A case for
Charles Memminger is on vacation. We will be running some of his favorite columns from the early days of Honolulu Lite. This column first appeared June 10, 1996.
SOMEONE should publish a list of ground rules for garage sales. My wife and I recently bought a piano at a garage sale and it was rather disturbing.
We have been looking of a piano for ages. The price of a piano seems to range from about $1.37 to $43,000. I have little background in pianos. I know they are chiefly made up of white keys and a gaggle of little black keys sprinkled haphazardly over the keyboard. When you poke at one of the keys, the piano emits a sound. This is called music.
There are all kinds of pianos, but they share one basic characteristic: they are extremely heavy and hard to move. There are upright pianos, not-so-upright pianos, pianos with shadowy pasts, grand pianos, baby grand pianos, fetus grand pianos and pianos that only have a vision of grandeur.
If you are searching for a piano, you will find that the harder you look, the more expensive they get. If you aren't trying to buy a piano immediately, but just checking out prices, you will see many in the classifieds for sale for about 200 bucks. As soon as you are ready to buy a piano, all of the $200 pianos are long gone.
So I was surprised when I saw a used piano (only the filthy rich can afford new pianos) advertised for sale for $500. That's a pretty reasonable price, so I called the guy, knowing it had probably just been sold. He said the garage sale had not yet started and so the piano was still available.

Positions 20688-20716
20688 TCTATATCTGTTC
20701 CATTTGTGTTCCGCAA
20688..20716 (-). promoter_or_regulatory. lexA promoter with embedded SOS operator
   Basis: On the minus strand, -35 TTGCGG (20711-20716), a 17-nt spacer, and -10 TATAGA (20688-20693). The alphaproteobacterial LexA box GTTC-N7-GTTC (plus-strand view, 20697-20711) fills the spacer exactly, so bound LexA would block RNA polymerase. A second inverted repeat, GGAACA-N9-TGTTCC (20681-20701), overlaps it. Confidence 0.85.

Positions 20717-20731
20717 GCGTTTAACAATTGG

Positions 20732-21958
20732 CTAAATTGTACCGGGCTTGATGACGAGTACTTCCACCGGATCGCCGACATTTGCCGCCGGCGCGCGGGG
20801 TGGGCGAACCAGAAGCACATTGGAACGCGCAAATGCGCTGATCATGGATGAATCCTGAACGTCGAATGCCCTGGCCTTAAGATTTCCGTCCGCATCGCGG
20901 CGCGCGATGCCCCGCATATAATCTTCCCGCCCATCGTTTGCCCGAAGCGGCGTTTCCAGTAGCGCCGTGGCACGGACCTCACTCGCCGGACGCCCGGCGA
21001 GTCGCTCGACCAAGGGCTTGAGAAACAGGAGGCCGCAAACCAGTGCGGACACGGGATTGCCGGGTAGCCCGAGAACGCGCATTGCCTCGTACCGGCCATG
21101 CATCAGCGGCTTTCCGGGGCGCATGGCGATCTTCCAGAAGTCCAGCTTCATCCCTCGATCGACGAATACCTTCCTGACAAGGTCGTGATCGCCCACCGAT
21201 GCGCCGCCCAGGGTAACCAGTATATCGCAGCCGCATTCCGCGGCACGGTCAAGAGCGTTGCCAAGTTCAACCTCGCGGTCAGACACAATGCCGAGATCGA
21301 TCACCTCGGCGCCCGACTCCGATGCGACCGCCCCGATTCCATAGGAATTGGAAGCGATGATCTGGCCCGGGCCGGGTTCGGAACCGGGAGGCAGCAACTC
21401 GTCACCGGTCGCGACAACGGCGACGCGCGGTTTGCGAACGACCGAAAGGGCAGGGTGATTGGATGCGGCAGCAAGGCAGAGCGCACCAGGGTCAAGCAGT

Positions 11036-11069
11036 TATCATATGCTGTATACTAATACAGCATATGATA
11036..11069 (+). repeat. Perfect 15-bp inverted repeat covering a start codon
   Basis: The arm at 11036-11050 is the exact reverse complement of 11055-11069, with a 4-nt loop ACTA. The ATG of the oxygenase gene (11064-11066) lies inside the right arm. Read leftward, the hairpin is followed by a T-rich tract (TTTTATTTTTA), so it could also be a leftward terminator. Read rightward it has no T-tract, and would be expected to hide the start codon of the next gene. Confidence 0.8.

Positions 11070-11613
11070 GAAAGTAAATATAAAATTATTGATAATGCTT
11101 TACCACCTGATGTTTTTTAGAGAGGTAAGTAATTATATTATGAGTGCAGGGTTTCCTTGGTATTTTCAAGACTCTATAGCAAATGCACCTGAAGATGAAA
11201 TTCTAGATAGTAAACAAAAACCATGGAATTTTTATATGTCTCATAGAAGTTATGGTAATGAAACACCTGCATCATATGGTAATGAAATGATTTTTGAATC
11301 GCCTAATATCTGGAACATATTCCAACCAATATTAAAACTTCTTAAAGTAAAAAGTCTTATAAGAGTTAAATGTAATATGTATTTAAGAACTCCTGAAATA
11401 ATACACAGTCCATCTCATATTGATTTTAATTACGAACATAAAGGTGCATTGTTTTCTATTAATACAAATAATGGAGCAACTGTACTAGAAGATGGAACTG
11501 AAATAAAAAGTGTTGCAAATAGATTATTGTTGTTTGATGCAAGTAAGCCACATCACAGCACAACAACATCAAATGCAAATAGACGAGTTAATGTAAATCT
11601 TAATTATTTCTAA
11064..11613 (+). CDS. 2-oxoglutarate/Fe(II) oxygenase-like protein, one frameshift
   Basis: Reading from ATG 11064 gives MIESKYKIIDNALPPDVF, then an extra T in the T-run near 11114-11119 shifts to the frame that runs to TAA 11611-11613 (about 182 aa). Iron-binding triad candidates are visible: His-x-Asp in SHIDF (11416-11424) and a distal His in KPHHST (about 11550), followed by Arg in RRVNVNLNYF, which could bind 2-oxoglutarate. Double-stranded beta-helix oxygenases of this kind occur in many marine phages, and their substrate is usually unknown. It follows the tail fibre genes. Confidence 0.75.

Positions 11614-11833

My wife and I raced to the other side of the island to get to the garage sale first.
When we reached the house, it turned out that we actually knew the wife of the couple who owned the piano. She called to her husband to show us the piano. He said he had another couple at hand who also wanted to view it. We walked into the house. Out of courtesy, we let the other (older) couple enter first.
Because we knew the owners, we knew the piano had been cared for and the price was more than fair. The older couple asked some serious piano-related questions while I quickly scanned the instrument. It seemed to have all the requisite splatter of keys.
"We'll take it!" I announced, going for a preemptive strike. The other couple blanched. We were told that the other couple had the first pick since they had entered the house first.
I wasn't about to let this opportunity slip though my fingers on a vague garage sale technicality. Yes, the other couple had entered the house first, I said, but that was because the door wasn't wide enough for us all to enter together and we were just being courteous to our elders.
The older couple pressed the first-in, first-offer rule. They were shocked at my failure to abide by their idea of garage sale etiquette.
But I wouldn't budge. So we agreed to flip a coin. I even let them call it. They lost.
In the driveway, I said I was sorry for the way things worked out. The wife began to cry and said, "You're only making it worse," like I had killed her cat or something. Then they climbed into their Mercedes (for real) and drove away.
I don't think we were wrong in the way we handled the situation. But I'd be interested in knowing if there actually are some rules to garage sale negotiations. Shopping shouldn't be so traumatic.
Charles Memminger, winner of
National Society of Newspaper Columnists
awards in 1994 and 1992, writes "Honolulu Lite"
Monday, Wednesday and Friday.
Write to him at the Honolulu Star-Bulletin,
P.O. Box 3080, Honolulu, 96802
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